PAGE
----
A Court of Mist and Fury

A Court of Thorns and Roses

A Court of Mist and Fury (2016)

Author – Sarah J. Maas

Genre – High Fantasy

Page Count – 626 pages

Rating – 5/5

If you haven’t read A Court of Thorns and Roses and don’t want any spoilers, then stop right here.

Following the event Under the Mountain, Feyre is back in the Spring Court and ready to wed Tamlin. The bond with Rhys, the High Lord of Nigh Court has been silent a while and Feyre does not think about the bargain much either. But things are not as easy as they seem.

Tamlin, driven with love but obsessively possessive, does not seem to remember that it was Feyre who saved them all Under the Mountain and does not need as much protecting as he seems to think she does. After a particularly bad moment, Feyre is rescued from the Spring Court by Rhys and his friend, Morrigan.

A Court of Mist and Fury

A Court of Mist and Fury, while certainly action driven, is more focused on character development. After Under the Mountain Feyre is a changed person, who is more sure of herself and what she needs. Since Tamlin is unable to let go of his fears, which he projects upon Feyre, their relationship becomes strained.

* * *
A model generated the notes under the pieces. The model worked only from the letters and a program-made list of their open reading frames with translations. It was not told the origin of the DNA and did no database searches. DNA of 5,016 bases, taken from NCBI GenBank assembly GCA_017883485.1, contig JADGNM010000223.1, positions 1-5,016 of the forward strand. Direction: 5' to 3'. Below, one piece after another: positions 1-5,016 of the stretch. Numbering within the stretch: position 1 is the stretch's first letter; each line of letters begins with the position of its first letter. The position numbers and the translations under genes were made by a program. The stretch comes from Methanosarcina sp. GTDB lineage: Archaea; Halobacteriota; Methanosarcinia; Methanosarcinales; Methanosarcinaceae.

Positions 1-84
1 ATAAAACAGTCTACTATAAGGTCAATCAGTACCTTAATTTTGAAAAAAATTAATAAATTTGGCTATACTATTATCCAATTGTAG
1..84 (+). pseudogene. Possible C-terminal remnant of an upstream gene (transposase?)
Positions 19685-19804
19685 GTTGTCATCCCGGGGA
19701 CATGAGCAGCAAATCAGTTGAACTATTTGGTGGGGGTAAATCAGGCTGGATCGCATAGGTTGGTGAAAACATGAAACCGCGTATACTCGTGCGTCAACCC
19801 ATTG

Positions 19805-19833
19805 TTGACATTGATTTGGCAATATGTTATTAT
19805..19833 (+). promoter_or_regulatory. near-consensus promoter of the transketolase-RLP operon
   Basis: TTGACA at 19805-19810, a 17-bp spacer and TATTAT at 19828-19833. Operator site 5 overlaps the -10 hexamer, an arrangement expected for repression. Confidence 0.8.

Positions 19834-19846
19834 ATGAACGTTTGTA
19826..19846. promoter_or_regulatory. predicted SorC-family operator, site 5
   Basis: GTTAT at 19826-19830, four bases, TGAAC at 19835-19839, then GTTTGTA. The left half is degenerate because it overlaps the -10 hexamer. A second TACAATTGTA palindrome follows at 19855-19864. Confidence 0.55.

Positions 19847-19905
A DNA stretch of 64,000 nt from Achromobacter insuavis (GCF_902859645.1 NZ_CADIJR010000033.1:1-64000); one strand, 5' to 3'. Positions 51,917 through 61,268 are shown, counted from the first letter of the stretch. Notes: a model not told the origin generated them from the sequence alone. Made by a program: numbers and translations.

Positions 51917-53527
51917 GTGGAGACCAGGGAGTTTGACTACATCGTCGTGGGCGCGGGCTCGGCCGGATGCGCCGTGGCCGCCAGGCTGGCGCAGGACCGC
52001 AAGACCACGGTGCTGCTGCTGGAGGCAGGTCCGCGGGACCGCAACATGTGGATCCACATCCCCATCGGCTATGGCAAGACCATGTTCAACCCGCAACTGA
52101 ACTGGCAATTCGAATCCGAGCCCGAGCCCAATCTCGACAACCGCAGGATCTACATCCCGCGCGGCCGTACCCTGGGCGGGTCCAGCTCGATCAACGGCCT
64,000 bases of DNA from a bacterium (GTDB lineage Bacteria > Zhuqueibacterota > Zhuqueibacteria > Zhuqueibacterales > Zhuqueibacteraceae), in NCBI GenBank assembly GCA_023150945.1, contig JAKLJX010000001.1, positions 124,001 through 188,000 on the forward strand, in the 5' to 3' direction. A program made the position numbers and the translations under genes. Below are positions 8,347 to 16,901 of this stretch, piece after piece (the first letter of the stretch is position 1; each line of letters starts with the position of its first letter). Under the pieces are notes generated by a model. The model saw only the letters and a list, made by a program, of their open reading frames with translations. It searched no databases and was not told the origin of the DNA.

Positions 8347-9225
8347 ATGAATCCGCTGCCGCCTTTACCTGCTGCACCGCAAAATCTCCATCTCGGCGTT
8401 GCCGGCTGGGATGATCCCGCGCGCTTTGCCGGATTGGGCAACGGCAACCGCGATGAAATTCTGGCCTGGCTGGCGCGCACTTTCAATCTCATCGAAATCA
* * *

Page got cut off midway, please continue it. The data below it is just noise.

In contrast, the easygoing friendship between Rhys and Feyre feels effortless. It is more fun and believable and the manner in which Feyre becomes more herself made me happy for her.

Above all, the story also introduces a bigger threat than Amarantha – the King of Hybern. Rhys and Feyre, along with their friends – Cassian, Azirel, Mor and Amren – prepare to face that battle.


Firstly, the development of Feyre is extraordinary as she becomes more comfortable with asserting herself and becomes surer. The relationship between Feyre and Rhys seems so natural that its impossible to not root for them right from the beginning.

Secondly, the writing itself seems a bit more refined and mature than the first book. The inevitable threat of Hybern sets the pace for the next book and you will want to pick up book 3 immediately.


The book is fairly longer than the first one but it was not really a problem. It was the perfect bridging book which provided the right amount of world building for the finale.

The only problem I found with the book was the middle, which was slow and sometimes, a drag. But was not enough to dampen the overall effect of the series.

If you loved the first book, then you should be diving into this one without any delay.

(2) Comments

  1. […] you haven’t read the first two books – A Court of Thorns and Roses and A Court of Mist and Fury – then do not read […]

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